The 930pm start (I was way in the back and didn’t leave till 11pm)
And that is one story of hundreds I could tell about my 1227 kilometer ride from Paris to Brest back to Paris. Part bike tour, part double century, part critical mass…I dont even know where to begin. The French love bikes! We rolled through all these little villages and people had food and coffee for you, little kids yelling. Great. Some towns even set up tents outside where dozens of people were hanging out (and drinking) and when you rolled by they all yelled ‘bravo! bravo!’
When you are riding with 5000 people and the route is sign-posted, it is not all that miserable. Even if it did rain 20 of the first 26 hours I rode straight through. 760 miles go by quickly. I finished in 77 hours, which I was happy with. I slept about 15 hours, which apparently is a lot. I kept hearing, ‘ You slept how much???’ Ride Hard, Sleep Fast. Or Ride Fast, Sleep Hard.
I cannot say enough about the people along the route and the other riders. In the USA Randoneuring`s reputation, unfortunately, is that it is boring and for old people. Just look at Randoneuring USA´s website (I won´t even go into how they did not want to accept Swarm! as an official club). But internationally it seems to have such a different vibe. There were far more young people from other countries and it is a well-respected type of cycling. I guess that is true for a lot of Europe- respecting things that are not respected in the US, for example a cyclist`s right to the road.
Through the first night I rode with a women from Colorado who is a 24-hour mountain bike racer. She dropped me about 100 miles in and I never saw her again. I then hooked up with a bike messenger from Dusseldorf who recognized my Team Bonobo cycling cap. Apparently a call went out from the guy who runs www.messengers.org that bike messengers should attempt PBP (and early on I ran into a kid riding a track bike from Hungary who knew Jack-crazy!). We rode together awhile, but I quit the ´fuck it, lets just keep riding´ camp at 1230am, after 330 miles and 25 hours of cycling, and went to sleep while they pressed on to Brest. Even the kid with no gloves and no bar tape.
To keep this readable, I am switching to list format:
- I rode with a German and French guy up and over the biggest pass, working together the whole time. Outside of the teams that were there, not many worked in pacelines. We did and it was super fast and a fun time.
- There seemed to be two ways to take this on: ride fast and sleep little or ride moderate and sleep little. The only people I saw who did what I did (ride fast, sleep a lot) were young and by themselves (that is not very many riders!). Each control had cots set up where you could sleep comfortably with a pillow and blanket!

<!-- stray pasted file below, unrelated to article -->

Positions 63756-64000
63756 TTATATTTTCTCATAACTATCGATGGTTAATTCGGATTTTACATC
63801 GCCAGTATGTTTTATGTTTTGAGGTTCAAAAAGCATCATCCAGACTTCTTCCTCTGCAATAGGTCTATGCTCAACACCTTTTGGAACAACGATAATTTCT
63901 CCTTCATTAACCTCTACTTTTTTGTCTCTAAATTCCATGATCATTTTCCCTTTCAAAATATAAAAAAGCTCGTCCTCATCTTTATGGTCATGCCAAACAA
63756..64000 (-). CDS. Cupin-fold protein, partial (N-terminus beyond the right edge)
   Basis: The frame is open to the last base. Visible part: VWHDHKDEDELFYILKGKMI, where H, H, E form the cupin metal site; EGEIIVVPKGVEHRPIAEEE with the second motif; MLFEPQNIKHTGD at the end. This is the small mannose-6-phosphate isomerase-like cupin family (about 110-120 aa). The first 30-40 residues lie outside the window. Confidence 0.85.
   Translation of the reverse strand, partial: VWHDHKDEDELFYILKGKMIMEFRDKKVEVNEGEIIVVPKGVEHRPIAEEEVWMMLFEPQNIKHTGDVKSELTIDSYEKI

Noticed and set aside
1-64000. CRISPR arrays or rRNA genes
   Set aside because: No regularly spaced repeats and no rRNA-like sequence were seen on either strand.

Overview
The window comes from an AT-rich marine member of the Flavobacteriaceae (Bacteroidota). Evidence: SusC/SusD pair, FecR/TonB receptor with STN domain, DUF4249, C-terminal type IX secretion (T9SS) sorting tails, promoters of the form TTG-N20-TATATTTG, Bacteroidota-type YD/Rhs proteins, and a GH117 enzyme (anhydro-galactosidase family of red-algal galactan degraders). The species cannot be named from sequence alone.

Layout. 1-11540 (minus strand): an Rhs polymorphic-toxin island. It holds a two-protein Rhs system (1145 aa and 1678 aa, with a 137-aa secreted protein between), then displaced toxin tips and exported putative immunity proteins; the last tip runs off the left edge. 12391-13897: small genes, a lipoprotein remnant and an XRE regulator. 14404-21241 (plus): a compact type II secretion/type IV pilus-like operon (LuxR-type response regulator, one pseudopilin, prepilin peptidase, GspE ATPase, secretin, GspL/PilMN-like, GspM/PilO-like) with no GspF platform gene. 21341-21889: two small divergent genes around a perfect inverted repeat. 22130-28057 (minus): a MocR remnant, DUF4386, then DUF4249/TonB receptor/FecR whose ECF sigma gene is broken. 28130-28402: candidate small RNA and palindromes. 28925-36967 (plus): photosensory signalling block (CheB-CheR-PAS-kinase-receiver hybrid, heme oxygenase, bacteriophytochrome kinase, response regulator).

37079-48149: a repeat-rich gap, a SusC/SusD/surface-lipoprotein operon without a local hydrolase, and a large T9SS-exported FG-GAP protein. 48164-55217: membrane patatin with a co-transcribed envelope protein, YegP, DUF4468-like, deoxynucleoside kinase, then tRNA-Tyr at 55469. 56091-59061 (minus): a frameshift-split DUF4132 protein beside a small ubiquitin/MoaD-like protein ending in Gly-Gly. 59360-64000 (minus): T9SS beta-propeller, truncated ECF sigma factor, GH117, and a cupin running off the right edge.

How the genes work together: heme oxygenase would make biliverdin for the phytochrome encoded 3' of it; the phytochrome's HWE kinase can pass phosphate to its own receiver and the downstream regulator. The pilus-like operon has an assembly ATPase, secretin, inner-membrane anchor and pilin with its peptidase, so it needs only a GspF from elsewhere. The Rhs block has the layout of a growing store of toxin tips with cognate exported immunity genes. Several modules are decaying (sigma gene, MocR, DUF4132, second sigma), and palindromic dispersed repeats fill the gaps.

- Helmets were optional. Pretty cool. Lots of women did not wear helmets and a lot of the recumbant riders as well. The less their bikes looked like a a normal bike, the less likely they were to have one on.
- Saw multiple fixed gear riders, including Emily from Boston who rode the Furnace Creek 508 fixed two years in a row. She said this was the first time she didn´t ride to a Brevet.
- Rode with some Spaniards with beards. They were stoked. We talked Spanish and rode fast.
- I had what I thought were bad saddle sores. Not horrific- I was able to shuffle around on my seat and avoid hitting the worst ones- but present nonetheless. There was some blood and I didn´t put anything on them, so I was scared to look at them. When I finally did, at the end, I saw that the worst one was not a saddle sore, but a 3-inch long gash. Wtf? Fat Dan, ever the funny one, said I was probably shanked by a RUSA member in my sleep for not being patriotic enough. It sure looks like I was sliced!
- The controls had plenty of vegan food. I heard the French word for vegetarian many times. I had carried or put in my one drop bag, almost enough food for the whole ride. I ended up eating some peas and rice and some soup at a couple of controls. I also carried some tofu pate in a tube (Mexican flavor!), that was delicious with fresh baguettes from bakeries.
- In towns, people moved aside so you could get what you needed. They opened new registers for you so you wouldn´t have to wait in line.
- I did have some emotional lows and some hallucinations, but those stories are far better in person
- Any and all rain gear is worthless after several hours in the rain. Though, my strap on fenders were pretty helpful for the periodic rain and/or wet roads.
- One of the toughest parts, mentally, was the last 30 miles and then after I finished at 4am. I had no where to go, nothing to eat and no clothes to change into, so I slept on the floor of the gymnasium in my cycling clothes, using my bag as a pillow and my space blanket to stay warm. Never one to shy away from a good night´s sleep, I slept till 11am!
- I will hopefully get my own pictures up when I am back in California. All of the pics on this post are from www.parisbrestparis.tv